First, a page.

Necessity Still Breeds Ingenuity - Archive of SQUALL MAGAZINE 1992-2006

News and other Busyness

New Law To Close Clubs

Entertainment Licences Act will lead to greater dangers

Squall 15, Summer 1997, pg. 6.

A NEW LAW giving local authorities the power to close dance clubs without warning was waived through the House of Commons just before the general election. Originally introduced as a private members bill by Barry Legg (ex-Con MP Milton Keynes, South West), the Public Entertainments Licences (Drug Misuse) Act was in fact a Tory government initiative which depended on Labour Party support in order to achieve statutory status in the last five minutes of House of Commons' business.

Paul Flynn (Lab MP Newport West) provided the sole voice of dissent against the Bill in the Commons, arguing that the law was both hypocritical and dangerous.

"This well-intentioned Bill is framed in ignorance. It is written with a great deal of prejudice and it is a poor example of tabloid politics dictated by the tabloid press. It could cause more harm than it would prevent," he said.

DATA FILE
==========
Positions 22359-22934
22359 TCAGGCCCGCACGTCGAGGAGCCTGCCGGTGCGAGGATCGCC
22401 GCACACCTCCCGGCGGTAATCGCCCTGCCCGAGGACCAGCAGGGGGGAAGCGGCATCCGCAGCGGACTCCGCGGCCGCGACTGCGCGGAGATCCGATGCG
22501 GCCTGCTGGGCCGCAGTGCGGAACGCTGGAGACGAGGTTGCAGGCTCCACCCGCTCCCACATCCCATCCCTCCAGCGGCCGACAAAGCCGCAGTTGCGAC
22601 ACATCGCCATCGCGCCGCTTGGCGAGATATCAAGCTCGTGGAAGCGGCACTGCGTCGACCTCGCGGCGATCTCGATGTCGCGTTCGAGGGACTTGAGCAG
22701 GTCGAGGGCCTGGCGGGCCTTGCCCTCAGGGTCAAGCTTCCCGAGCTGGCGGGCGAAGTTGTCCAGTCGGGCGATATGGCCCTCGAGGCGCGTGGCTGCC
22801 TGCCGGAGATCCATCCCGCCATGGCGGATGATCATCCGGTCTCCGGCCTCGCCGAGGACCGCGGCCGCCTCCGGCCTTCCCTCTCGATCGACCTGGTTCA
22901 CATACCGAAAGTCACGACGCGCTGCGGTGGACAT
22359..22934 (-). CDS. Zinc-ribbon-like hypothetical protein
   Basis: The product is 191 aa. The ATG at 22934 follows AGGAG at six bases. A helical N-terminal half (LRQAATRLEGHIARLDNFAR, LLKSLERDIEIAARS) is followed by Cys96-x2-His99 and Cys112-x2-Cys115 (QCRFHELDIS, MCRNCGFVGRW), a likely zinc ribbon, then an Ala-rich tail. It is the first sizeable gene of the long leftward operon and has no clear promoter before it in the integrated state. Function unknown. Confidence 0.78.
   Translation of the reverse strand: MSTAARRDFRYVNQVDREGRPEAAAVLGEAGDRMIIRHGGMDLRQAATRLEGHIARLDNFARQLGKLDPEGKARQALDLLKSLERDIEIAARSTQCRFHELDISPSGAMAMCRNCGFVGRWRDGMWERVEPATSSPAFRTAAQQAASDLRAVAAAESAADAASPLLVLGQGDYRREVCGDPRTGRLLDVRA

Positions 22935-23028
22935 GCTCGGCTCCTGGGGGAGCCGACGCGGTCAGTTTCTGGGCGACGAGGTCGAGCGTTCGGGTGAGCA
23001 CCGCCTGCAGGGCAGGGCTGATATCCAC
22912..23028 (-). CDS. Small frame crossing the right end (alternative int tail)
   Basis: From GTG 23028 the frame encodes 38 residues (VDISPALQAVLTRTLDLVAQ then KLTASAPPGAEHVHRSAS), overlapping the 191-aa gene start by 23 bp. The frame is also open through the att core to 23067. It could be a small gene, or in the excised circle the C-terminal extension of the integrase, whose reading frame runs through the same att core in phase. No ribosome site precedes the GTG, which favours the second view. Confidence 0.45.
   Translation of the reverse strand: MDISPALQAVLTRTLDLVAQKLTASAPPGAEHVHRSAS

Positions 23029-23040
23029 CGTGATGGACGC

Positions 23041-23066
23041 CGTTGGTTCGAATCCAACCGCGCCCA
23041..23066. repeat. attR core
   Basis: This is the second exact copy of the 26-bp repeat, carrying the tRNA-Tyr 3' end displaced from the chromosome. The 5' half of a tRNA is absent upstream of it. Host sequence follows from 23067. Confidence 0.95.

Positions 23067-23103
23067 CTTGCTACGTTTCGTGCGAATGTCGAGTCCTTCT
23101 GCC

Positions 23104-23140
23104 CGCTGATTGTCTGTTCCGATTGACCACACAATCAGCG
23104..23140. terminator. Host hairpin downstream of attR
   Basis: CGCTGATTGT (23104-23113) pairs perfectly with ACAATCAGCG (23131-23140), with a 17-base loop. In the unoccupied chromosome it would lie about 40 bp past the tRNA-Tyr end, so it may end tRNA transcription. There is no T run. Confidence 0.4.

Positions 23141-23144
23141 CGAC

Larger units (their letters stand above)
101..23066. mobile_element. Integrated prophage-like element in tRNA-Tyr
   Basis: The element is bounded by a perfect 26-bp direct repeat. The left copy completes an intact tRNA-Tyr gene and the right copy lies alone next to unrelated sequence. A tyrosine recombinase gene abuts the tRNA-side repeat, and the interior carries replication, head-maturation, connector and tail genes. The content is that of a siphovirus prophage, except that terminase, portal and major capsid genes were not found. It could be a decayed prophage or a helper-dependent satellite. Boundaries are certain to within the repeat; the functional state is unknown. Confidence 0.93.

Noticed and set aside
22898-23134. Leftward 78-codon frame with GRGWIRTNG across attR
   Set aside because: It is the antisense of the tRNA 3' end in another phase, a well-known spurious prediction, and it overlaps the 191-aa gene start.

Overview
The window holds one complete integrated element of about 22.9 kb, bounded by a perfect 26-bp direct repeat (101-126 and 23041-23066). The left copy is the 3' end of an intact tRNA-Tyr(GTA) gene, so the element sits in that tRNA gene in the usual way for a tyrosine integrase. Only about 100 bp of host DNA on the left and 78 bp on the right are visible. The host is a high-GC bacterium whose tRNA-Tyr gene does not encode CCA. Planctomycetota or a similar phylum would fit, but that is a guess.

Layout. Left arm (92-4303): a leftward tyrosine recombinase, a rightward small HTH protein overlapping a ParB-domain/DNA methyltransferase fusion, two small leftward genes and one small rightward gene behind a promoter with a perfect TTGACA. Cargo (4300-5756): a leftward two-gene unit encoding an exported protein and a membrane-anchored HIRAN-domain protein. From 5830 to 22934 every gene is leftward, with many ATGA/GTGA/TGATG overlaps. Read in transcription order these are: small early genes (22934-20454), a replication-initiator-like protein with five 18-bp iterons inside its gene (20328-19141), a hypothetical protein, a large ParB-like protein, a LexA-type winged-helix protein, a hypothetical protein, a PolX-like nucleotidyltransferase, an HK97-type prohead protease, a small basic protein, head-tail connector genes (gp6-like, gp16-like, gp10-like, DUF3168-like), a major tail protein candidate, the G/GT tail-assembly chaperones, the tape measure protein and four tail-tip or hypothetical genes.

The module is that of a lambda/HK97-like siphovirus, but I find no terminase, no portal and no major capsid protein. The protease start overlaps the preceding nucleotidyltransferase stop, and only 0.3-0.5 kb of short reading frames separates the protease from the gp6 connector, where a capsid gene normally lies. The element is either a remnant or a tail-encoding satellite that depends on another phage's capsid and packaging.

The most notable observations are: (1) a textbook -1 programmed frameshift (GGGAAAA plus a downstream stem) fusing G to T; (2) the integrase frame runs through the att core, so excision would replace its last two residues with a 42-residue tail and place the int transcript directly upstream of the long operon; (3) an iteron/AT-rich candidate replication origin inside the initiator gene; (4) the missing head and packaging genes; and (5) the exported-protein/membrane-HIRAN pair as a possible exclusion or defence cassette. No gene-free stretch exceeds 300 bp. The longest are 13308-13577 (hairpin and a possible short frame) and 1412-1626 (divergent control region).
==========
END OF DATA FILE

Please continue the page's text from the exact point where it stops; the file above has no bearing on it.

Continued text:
With the majority of ecstasy- related deaths in the UK caused by overheating in packed night-clubs, chill-out areas with readily available water and trained drug advisors had become an increasingly encouraged phenomenon. A recent Home Office report called 'Tackling drugs together' states: "Efforts should therefore also be made to protect those who are at risk by a range of responsible measures, often expressed as 'harm minimisation'."

However, the new law now gives local authorities powers to close a club without warning if police report evidence of drug taking on the premises. With such a commercially disastrous threat hanging over club land, it now seems less likely that clubs will adopt 'harm minimisation' measures, when to do so requires an acknowledgement that drug taking does take place on the premises.

Paul Flynn also told the House of Commons: "By far the most dangerous drugs in circulation are alcohol and tobacco - the drugs of our generation... I remind the House that in 1994, 585 people were killed by paracetamol; in the same year there were three deaths from ecstasy. That puts the matter in perspective."

However, with no support from the rest of the Labour Party, the only effective opposition to the Bill came from the Liberal Democrats in the House of Lords.

The original drafting of the Bill included drug taking "at or near the club". Arguing that this would mean clubs could be closed if drug taking took place on land over which the club had no control (such as a car park), the Lib Dem's succeeded in forcing an amendment limiting the law to include only land controlled by the club.

The Tory Government initially resisted the amendment but was forced to accept the change in order to get the law onto the statute books before the general election.